Transitioning A Loved One Into a Nursing Home During the Coronavirus Pandemic
Nursing homes and assisted living centers should offer a safe place for your loved one, whether he or she is your parent, a family member, or a friend who needs guided rehabilitation or to make a senior care facility their future residency. It is normal for you to have questions and be concerned as a quarter of all nursing home residents will experience abuse during their residency and the coronavirus pandemic has brutally targeted the elderly nursing home population.
As you begin your research, schedule a virtual tour of a facility, or speak with an administrator, review these questions to guide your learning about the home’s staffing, environment, and infectious disease outbreaks.
- Is the nursing home Medicare certified?
- Is the nursing home Medicaid certified?
- Are the nursing home and current administrator licensed in my state?
- Does the nursing home offer specialized care?
- What type of rehabilitation services are provided?
- Is there an arbitration agreement requested to be signed?
- Can I have a copy of resident policies?
- Will the nursing home tell me in writing about their services, charges, and fees before I move my loved one into the home?
Nursing Home Living Spaces
- Is the nursing home free from overwhelming unpleasant odors?
- Does the nursing home appear clean and well kept?
- Is the temperature in the nursing home comfortable for residents?
- Does the nursing home have good lighting?
- Are the noise levels comfortable?
- Is smoking allowed?
- Is the furniture sturdy, yet comfortable and attractive?
- Are any mobility devices shared?
Menus & Food
- Do residents have a choice of food items at each meal?
- Is your dining room currently closed or open? Where do residents take their meals?
- Can the nursing home provide for special dietary needs?
- Does the staff help residents eat and drink at mealtimes if help is needed?
- Are you currently having staffing challenges due to COVID-19? What are you doing to fix these problems?
- Does the relationship between staff and residents appear to be warm, polite, and respectful?
- Do staff wear masks and are they equipped personal protection equipment to protect against COVID?
- How often are staff tested for COVID?
- Do staff knock on the door before entering a resident’s room?
- Do staff refer to residents by name?
- Does the nursing home offer a training and continuing education program for all staff?
- Is there a licensed nursing staff 24 hours a day, including a Registered Nurse (RN) present at least 8 hours per day, 7 days a week?
- How does the nursing home check to make sure they don’t hire staff members who have been found guilty of abuse, neglect or mistreatment of residents, or have a finding of abuse, neglect, or mistreatment of residents in the state nurse aid registry?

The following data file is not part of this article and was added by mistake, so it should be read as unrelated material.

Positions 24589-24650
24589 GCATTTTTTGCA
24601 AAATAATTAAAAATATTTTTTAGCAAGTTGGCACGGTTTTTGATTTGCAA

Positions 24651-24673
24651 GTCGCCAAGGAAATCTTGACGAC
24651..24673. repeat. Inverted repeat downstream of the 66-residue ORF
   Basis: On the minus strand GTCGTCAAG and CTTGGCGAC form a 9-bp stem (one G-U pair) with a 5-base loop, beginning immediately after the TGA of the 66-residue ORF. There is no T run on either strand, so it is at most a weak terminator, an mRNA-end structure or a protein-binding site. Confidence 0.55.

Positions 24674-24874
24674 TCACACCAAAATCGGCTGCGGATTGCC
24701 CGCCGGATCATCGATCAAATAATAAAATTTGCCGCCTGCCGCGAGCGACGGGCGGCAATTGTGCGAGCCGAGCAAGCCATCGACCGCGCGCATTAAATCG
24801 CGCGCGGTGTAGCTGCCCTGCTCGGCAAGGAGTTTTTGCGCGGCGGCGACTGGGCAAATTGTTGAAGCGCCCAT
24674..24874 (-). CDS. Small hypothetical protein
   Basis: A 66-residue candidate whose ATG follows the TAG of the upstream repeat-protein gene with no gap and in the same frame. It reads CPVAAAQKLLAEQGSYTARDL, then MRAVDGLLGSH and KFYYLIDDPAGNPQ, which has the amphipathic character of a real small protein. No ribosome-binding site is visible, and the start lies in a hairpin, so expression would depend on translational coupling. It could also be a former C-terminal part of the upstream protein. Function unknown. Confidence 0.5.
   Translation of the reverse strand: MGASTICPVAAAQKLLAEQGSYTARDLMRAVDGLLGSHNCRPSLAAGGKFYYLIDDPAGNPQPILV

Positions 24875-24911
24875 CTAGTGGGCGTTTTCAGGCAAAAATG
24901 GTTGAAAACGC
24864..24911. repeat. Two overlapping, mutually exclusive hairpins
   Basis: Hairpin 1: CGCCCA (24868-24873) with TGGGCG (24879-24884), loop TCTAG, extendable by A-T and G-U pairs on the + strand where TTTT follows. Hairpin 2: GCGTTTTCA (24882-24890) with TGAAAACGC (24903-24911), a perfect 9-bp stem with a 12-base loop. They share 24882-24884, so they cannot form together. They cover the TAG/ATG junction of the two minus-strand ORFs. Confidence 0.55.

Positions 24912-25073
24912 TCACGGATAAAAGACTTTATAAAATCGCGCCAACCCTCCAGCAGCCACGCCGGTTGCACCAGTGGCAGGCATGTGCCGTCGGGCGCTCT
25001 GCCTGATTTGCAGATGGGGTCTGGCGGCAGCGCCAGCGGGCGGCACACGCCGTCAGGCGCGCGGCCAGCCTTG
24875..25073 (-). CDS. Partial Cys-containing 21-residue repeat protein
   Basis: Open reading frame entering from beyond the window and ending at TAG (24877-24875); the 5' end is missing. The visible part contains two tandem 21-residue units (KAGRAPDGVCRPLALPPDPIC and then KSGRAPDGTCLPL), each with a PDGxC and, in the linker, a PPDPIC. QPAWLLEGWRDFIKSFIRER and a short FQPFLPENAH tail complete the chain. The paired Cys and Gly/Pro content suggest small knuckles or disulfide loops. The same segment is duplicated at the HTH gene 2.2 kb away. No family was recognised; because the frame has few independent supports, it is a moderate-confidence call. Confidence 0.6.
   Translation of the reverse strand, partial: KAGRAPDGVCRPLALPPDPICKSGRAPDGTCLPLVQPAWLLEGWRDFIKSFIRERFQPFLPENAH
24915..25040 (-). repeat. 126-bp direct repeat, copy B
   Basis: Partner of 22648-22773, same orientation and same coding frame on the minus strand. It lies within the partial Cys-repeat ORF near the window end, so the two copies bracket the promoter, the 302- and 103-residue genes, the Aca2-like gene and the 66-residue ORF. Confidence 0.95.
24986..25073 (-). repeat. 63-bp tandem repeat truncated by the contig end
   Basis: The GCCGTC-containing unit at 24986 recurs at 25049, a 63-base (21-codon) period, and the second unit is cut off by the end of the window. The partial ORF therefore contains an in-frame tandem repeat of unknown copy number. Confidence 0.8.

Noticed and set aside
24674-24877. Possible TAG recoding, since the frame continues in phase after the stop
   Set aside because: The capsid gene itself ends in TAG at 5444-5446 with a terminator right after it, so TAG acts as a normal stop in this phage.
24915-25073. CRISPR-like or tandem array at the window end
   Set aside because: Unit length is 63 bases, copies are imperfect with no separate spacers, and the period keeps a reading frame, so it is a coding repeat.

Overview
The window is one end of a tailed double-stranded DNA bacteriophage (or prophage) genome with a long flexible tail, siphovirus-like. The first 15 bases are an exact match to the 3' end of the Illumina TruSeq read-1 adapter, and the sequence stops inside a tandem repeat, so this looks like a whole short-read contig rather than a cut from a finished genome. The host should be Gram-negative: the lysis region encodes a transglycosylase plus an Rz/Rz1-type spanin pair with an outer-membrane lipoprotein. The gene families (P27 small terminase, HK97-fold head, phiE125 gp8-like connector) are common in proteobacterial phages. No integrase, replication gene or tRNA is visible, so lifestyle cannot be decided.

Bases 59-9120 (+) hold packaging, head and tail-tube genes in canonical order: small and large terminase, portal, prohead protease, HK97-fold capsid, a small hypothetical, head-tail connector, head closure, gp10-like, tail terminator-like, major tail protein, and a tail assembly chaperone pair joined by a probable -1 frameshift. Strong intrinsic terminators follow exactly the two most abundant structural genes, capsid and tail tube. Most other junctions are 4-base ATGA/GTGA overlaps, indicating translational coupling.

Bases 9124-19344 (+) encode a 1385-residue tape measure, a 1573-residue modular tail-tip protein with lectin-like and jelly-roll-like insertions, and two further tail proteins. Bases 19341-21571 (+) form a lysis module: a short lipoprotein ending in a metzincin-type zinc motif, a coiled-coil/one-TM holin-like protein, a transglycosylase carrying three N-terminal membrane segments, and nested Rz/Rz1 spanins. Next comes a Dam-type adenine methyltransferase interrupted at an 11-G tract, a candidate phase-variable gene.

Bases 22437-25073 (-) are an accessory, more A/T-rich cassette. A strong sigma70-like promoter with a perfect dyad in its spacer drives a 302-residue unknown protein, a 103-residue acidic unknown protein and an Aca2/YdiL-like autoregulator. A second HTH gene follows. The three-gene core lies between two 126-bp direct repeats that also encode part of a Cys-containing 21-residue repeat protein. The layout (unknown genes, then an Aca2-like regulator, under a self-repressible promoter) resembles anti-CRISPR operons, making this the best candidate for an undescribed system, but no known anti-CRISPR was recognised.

- Has there been a turnover in administration staff, like the administrator or director of nurses, in the past year?
- Where does the nursing home post information about the number of nursing staff, including Certified Nursing Assistants (CNAs)?
- Can I meet the social worker available?
- Is my primary language spoken by staff that will work directly with me and fellow residents?
- Can residents have personal belongings and furniture in their rooms?
- Does each resident have storage space (closet and drawers) in his or her room?
- Can a resident leave their room if showing signs of illness? How do you minimize a resident’s exposure to others who might be sick or tested positive for the coronavirus?
- Does each resident have a window in his or her bedroom?
- Do residents have access to the internet, a computer, a personal phone, and television? How often?
- Are there policies and procedures to protect residents’ possessions, including lockable cabinets and closets?
Hallway, Stairs, Lounges, & Bathrooms
- What types of spaces do residents share?
- How often are these areas cleaned and disinfected?
- Are exits clearly marked?
- Does the nursing home have smoke detectors and sprinklers?
- Are all common areas, resident rooms, and doorways designed for wheelchairs?
- Are handrails and grab bars appropriately placed in the hallways and bathrooms?
- What types of activities can residents, including those who are unable to leave their rooms, participate in?
- Do residents help plan or choose activities that are available?
- Does the nursing home have outdoor areas for resident use?
- What type of disruptions has COVID-19 caused in daily schedules and group activities?
- When does the nursing home allow for visitors? Are visits outside?
- Are there procedures for leaving?